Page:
In praise of England though, I think if I lived in rural France, there would be some things I might miss. Good Wi-fi seems difficult to find in rural areas and I’d miss English television very much. Sorry French TV! Also I like English humour. Humour means the things which make you laugh. So English people like to laugh a lot, especially in the face of adversity. ‘In the face of adversity’ means even when they’re having a bad time, they like to laugh. I think possibly – and this is making a contrast with where I live in the south of England and very rural France – there is more entertainment, more to go and see and do in the UK, especially in the winter. So although I like France in the summer, I probably prefer England in the winter, because even in relatively small towns, there are lots of things to go and do, which don’t need good weather. There’s lots of entertainment that goes on inside, whether that means going shopping, going to the cinema, going bowling or just going to the pub. In most English towns, people live much closer together, but there’s always lots of things to see and do and there’s always something going on.
Earlier in the year, I visited my niece in Paris – and of course, Paris does have lots to see and do, just like London. In fact, I was struck by just how similar the two cities are. We travelled through Paris on our way south this time and found a really amazing short-cut. So we were basically driving from the top of France to the bottom. And ‘a short-cut’ is a quick route, a quicker, shorter way to get somewhere.. Quite by accident, or at least only through using our satnav (and satnav is short for satellite navigation system in the car), we found ourselves in the A86 tunnel, which runs for some distance underneath Paris. We had no idea where we were going and it was surprising that an underground tunnel in a city should go on for so long. But this tunnel takes you right to the edge of Paris. It was also strange, because there didn’t seem to be many other vehicles in the tunnel – so we did wonder where we were going. And the ceiling – the roof of the tunnel – so that means the ‘top’ of the tunnel is so low, that lorries and commercial vehicles are not allowed in there. It’s just cars. When I looked it up online after our journey, I discovered that this tunnel is the longest urban motorway tunnel in the world – 10km of underground tunnel underneath Paris, so quite a find!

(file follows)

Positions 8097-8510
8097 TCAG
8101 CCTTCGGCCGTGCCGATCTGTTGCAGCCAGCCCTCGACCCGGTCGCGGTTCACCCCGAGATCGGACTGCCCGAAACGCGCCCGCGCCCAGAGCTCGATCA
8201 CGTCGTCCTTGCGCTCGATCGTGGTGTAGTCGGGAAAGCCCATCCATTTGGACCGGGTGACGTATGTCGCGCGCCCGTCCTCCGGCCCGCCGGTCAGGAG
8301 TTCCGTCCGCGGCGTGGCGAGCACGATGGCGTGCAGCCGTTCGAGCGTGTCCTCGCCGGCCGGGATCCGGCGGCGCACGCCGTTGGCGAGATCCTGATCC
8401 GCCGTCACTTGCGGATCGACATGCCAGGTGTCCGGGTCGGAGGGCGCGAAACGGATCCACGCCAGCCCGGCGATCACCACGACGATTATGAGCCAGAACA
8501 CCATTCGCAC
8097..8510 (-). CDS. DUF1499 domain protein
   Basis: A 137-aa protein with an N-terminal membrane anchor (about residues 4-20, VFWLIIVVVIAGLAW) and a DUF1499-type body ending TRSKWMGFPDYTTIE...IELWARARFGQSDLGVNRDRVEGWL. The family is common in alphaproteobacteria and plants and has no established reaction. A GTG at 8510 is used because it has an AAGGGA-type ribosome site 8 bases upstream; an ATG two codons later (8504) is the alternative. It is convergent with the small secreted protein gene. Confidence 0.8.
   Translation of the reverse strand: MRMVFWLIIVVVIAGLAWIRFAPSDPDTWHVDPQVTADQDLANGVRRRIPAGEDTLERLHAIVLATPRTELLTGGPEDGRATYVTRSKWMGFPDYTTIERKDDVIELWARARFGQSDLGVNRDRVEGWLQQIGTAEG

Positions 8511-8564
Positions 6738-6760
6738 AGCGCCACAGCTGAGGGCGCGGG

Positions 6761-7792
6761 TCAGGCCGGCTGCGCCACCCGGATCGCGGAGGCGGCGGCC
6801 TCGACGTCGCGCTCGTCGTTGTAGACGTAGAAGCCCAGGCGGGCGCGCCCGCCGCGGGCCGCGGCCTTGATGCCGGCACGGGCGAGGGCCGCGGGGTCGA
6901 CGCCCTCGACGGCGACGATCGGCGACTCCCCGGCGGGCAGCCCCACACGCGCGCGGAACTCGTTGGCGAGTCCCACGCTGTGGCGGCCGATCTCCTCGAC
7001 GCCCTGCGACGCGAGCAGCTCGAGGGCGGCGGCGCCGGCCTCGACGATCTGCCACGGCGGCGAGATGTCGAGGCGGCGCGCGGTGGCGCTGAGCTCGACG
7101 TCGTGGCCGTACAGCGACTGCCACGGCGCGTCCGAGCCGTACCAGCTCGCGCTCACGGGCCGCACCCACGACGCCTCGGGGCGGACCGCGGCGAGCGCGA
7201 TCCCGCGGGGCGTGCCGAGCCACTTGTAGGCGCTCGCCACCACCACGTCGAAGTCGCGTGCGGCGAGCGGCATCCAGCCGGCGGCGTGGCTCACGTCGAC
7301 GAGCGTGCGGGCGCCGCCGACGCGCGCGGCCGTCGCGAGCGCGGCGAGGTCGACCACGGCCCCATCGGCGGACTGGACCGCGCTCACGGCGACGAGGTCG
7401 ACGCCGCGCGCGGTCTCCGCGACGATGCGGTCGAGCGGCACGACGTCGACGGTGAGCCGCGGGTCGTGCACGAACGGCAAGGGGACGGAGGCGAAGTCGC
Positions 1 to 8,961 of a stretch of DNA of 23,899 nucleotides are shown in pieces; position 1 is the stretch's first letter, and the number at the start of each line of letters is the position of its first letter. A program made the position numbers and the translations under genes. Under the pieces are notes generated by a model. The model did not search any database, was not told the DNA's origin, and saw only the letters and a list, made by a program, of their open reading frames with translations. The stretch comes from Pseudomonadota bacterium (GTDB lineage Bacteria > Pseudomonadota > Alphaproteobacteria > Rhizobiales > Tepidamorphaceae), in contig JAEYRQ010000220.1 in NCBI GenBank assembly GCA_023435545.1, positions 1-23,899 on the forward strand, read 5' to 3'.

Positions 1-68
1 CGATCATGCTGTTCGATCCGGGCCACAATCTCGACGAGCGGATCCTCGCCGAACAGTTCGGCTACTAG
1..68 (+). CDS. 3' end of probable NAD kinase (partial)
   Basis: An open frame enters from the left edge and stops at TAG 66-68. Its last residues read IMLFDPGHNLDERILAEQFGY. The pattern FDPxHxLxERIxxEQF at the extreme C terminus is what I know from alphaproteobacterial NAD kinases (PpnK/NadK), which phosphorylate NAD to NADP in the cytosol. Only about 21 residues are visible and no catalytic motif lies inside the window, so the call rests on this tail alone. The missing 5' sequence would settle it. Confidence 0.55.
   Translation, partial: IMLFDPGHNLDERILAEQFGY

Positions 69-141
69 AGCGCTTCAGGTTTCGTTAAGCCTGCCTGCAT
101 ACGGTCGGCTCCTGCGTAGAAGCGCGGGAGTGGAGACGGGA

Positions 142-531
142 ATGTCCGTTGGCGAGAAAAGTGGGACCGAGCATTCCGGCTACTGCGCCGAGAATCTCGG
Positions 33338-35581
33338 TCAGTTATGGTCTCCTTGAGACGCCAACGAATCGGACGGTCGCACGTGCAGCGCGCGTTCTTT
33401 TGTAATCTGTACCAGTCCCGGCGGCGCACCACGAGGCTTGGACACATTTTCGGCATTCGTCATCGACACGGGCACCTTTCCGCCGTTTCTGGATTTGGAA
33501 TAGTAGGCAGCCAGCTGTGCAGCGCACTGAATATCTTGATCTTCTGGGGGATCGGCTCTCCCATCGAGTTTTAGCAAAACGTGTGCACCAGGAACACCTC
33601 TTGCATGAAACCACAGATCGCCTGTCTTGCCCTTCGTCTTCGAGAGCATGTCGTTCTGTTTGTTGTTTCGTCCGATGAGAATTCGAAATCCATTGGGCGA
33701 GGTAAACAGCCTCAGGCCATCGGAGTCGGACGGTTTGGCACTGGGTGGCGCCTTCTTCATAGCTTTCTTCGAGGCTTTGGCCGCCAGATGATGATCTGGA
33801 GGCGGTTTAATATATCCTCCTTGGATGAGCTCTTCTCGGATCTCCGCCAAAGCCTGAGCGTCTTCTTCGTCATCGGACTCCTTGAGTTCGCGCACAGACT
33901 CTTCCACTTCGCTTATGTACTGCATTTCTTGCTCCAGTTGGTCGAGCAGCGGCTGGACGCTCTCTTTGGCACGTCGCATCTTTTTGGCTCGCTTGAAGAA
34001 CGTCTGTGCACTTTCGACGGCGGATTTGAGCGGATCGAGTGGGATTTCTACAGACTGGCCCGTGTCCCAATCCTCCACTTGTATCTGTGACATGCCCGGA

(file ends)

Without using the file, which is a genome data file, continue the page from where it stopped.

OK, enough for now – enough of my trip to France. Listen to this podcast a number of times, until you can understand all the sentences, all the words without really trying. And this will help your English understanding improve, then when you are more ready to start speaking English and there’s opportunity to do this, the words will come much more quickly to you.
Enough for now, have a lovely day, speak to you again soon. Goodbye.